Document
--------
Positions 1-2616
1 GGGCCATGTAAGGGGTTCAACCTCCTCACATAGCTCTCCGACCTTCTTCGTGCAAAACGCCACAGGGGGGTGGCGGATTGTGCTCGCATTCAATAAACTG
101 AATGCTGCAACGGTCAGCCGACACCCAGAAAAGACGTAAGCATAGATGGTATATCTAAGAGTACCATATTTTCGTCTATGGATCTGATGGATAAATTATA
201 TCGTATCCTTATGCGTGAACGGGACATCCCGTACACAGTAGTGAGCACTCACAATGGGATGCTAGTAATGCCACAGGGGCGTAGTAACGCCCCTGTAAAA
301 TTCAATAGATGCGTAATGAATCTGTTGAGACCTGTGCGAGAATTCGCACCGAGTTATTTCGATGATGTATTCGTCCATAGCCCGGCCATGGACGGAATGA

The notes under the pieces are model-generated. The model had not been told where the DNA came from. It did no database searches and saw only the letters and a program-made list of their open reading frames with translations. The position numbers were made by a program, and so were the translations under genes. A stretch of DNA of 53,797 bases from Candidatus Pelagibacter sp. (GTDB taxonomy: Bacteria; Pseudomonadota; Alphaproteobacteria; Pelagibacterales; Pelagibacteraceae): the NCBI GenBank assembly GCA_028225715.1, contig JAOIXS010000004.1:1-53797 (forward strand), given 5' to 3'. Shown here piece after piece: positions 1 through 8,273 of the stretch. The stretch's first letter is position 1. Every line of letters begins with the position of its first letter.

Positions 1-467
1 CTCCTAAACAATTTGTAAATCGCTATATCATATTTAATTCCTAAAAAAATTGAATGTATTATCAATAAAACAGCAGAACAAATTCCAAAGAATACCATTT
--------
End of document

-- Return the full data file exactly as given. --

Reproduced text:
Positions 1-2616
1 GGGCCATGTAAGGGGTTCAACCTCCTCACATAGCTCTCCGACCTTCTTCGTGCAAAACGCCACAGGGGGGTGGCGGATTGTGCTCGCATTCAATAAACTG
101 AATGCTGCAACGGTCAGCCGACACCCAGAAAAGACGTAAGCATAGATGGTATATCTAAGAGTACCATATTTTCGTCTATGGATCTGATGGATAAATTATA
201 TCGTATCCTTATGCGTGAACGGGACATCCCGTACACAGTAGTGAGCACTCACAATGGGATGCTAGTAATGCCACAGGGGCGTAGTAACGCCCCTGTAAAA
301 TTCAATAGATGCGTAATGAATCTGTTGAGACCTGTGCGAGAATTCGCACCGAGTTATTTCGATGATGTATTCGTCCATAGCCCGGCCATGGACGGAATGA

The notes under the pieces are model-generated. The model had not been told where the DNA came from. It did no database searches and saw only the letters and a program-made list of their open reading frames with translations. The position numbers were made by a program, and so were the translations under genes. A stretch of DNA of 53,797 bases from Candidatus Pelagibacter sp. (GTDB taxonomy: Bacteria; Pseudomonadota; Alphaproteobacteria; Pelagibacterales; Pelagibacteraceae): the NCBI GenBank assembly GCA_028225715.1, contig JAOIXS010000004.1:1-53797 (forward strand), given 5' to 3'. Shown here piece after piece: positions 1 through 8,273 of the stretch. The stretch's first letter is position 1. Every line of letters begins with the position of its first letter.

Positions 1-467
1 CTCCTAAACAATTTGTAAATCGCTATATCATATTTAATTCCTAAAAAAATTGAATGTATTATCAATAAAACAGCAGAACAAATTCCAAAGAATACCATTT